Improving Your Mastercam Experience


In this installment, we’ll use the Mastercam 2017 Ribbon User Interface (UI) Design project as a case study for the analysis and design phases of a user-centered design process.

Analyze
Here are some key factors that drove the Mastercam 2017 Ribbon UI design project:

  • Mastercam Industrial and Educational Resellers reported that Mastercam needed a modern interface and an easy to learn, easy to use experience to successfully compete with other CAD/CAM solutions.
  • The original Mastercam X interface was over 10 years old and looked dated with its toolbar-based interface and menus with nested fly-outs.
  • Mastercam X9 had over 850 functions and we add more with every major Mastercam release. A better layout and easier navigation was needed to make Mastercam functions more organized and discoverable.
  • Employees in the CAD/CAM workforce use other software in most aspects of their daily lives. The expectations for intuitive user interfaces and streamlined workflow from consumers has never been higher.

When we formed the Mastercam 2017 design team in the summer of 2014, we began by analyzing customer and Reseller feedback along with input from some great resources within our organization.


Fortunately for us, Mastercam is the most widely used CAD/CAM package in the world. Our Mastercam Resellers and customers provide a steady stream of feedback that we continuously collect and analyze. This data helps us understand what our customers want, need, and expect from their CAD/CAM solution.
We also used data from the Mastercam Customer Feedback program and from surveys to determine which functions were most used and most valuable to our customers. Interviews and focus groups held with our CNC Product Owners, Application Engineers, and Resellers also guided our design decisions.

Many members of the Mastercam 2017 design team had years of real-world experience with helping customers adapt to a large-scale interface change (Version 9 to Mastercam X). We knew that the benefits of the new Mastercam 2017 interface had to offer significant advantages that were worth the time and effort needed to make the change. So we approached the Mastercam 2017 design very carefully and with the simple goals of making Mastercam easier to learn and easier to use.

Design
The Mastercam 2017 design team used the Microsoft Ribbon interface as a standard for developing the Mastercam 2017 design. Our decision was based on the high use of Microsoft Office in homes, schools, and workplaces; its interface is familiar and comfortable for many people. But more importantly, Microsoft developed the ribbon interface to address many of the same usability problems experienced by our Mastercam X customers; too many options that users couldn’t find, and an overcrowded overlay of toolbars and menus that left little room for the workspace.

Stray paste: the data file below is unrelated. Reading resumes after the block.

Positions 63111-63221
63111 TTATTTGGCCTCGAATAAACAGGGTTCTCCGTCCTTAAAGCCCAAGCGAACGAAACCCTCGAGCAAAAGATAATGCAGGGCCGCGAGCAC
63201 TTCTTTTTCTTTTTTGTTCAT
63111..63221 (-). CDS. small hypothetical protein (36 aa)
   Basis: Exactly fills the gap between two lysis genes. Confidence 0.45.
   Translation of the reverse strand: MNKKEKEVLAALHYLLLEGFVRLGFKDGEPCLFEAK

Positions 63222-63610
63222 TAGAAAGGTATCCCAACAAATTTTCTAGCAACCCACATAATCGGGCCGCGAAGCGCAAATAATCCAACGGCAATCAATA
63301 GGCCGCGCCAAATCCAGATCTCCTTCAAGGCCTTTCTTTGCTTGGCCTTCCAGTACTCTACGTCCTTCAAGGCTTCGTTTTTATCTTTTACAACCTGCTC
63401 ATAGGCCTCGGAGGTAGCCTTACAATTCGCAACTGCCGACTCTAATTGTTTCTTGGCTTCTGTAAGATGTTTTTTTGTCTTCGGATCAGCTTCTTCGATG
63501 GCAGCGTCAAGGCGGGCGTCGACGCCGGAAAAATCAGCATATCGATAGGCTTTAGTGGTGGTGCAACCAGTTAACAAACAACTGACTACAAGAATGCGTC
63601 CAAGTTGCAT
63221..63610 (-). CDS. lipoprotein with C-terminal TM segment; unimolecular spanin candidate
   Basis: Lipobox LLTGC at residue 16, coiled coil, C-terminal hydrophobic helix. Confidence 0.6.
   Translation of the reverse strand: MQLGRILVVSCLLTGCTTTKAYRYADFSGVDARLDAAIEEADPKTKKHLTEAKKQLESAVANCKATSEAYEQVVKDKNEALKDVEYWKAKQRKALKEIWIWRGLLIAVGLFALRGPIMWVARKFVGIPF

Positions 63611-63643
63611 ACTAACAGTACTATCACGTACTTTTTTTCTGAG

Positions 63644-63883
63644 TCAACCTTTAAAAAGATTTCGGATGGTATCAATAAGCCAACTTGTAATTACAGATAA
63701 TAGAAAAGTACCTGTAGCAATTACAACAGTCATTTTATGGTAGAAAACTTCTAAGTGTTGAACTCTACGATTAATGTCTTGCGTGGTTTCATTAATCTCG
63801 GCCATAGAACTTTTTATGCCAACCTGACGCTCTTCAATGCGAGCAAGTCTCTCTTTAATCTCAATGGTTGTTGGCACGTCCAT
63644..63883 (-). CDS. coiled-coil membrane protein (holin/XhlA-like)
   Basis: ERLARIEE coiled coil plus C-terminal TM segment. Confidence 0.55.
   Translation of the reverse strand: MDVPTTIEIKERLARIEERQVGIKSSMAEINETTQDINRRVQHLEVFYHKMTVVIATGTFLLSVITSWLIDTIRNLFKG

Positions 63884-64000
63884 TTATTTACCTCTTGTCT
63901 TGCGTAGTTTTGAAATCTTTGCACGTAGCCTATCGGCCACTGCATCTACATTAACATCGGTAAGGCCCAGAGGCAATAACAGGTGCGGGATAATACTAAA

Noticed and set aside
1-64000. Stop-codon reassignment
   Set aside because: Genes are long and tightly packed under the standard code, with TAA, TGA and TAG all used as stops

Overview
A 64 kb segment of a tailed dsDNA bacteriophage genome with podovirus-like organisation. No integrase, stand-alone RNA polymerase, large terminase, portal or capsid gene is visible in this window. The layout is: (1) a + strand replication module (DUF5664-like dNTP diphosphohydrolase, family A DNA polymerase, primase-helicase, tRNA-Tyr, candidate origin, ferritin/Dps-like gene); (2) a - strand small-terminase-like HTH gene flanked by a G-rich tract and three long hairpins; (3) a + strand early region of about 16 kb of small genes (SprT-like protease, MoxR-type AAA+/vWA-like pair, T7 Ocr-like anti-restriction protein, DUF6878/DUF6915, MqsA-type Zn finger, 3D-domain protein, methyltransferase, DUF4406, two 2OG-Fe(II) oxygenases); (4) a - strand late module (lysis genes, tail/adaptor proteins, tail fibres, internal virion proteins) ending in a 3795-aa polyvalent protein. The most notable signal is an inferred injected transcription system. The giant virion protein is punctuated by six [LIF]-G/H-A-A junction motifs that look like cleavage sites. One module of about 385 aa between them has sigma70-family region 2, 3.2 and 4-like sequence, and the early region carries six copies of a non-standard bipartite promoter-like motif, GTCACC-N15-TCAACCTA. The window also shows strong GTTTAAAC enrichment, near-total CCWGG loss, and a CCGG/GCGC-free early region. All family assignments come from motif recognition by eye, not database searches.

A few main advantages to using a Ribbon-style design include:

  • Tabs that visually organize functions into groups and subgroups
  • Functions that are defined by images combined with text; studies have proven that this powerful combination improves findability
  • Expanded tool tips that display on hover and offer a more detailed description of the function
  • Contextual tabs which display only when you need them, streamlining the interface and workflow, and reducing clutter

Certain areas of the Mastercam ribbon UI were pre-defined by the Microsoft standards. We knew that Mastercam 2017 would have:

  • Home tab
  • View tab
  • File tab

Beyond that, we developed a design pattern that made functions unique to Mastercam easy to find. We met as a team for many months, 2-3 times per week, in 1-4 hours per sessions, brainstorming designs and often researching questions between meetings about certain functions.

What came out of these design meetings was a pattern for each tab in Mastercam 2017 that places functions from left to right, beginning with simple functions to more complex, and ending with modification options.

Mastercam 2017 Ribbon Interface

We organized toolpaths into contextual Toolpath tabs that display only when a specific machine type is selected (Mill, Lathe, Mill-Turn, Wire, and Router).

Mastercam Mill Toolpath Tab

The simple to more complex design principle was also applied to the Toolpath contextual tab groups. We organized all operations for each Machine type into galleries. Galleries expand when clicked to show all available operations, displaying both the toolpath name and an icon representing the toolpath motion. Subgroup headings and expanded tooltips were designed to help users find what they are looking for.

Mastercam selection functions needed a place in the new interface where you could access them at all times. They needed a home of their own that wasn’t part of the ribbon. Our solution was to use translucent controls in various areas of the graphics window. When you move your mouse to certain areas, the controls “wake up” and provide you with options for setting your graphics view and controlling your geometry selection. We also designed a “mini toolbar” as part of the right-click menu to position important attribute functions at your fingertips.

After months of analysis and design, we were ready to put our designs to the test. The next article in this series will describe how we developed Mastercam 2017 using a rapid prototyping process and validated its design through numerous usability studies. Stay tuned!

Want to get more involved? Please visit ux.mastercam.com/signup and complete a short questionnaire. After we receive your information, you’ll be notified when it matches requirements for upcoming UX events and there’s an opportunity for your participation.
You can also reach out to us at userexperience@mastercam.com.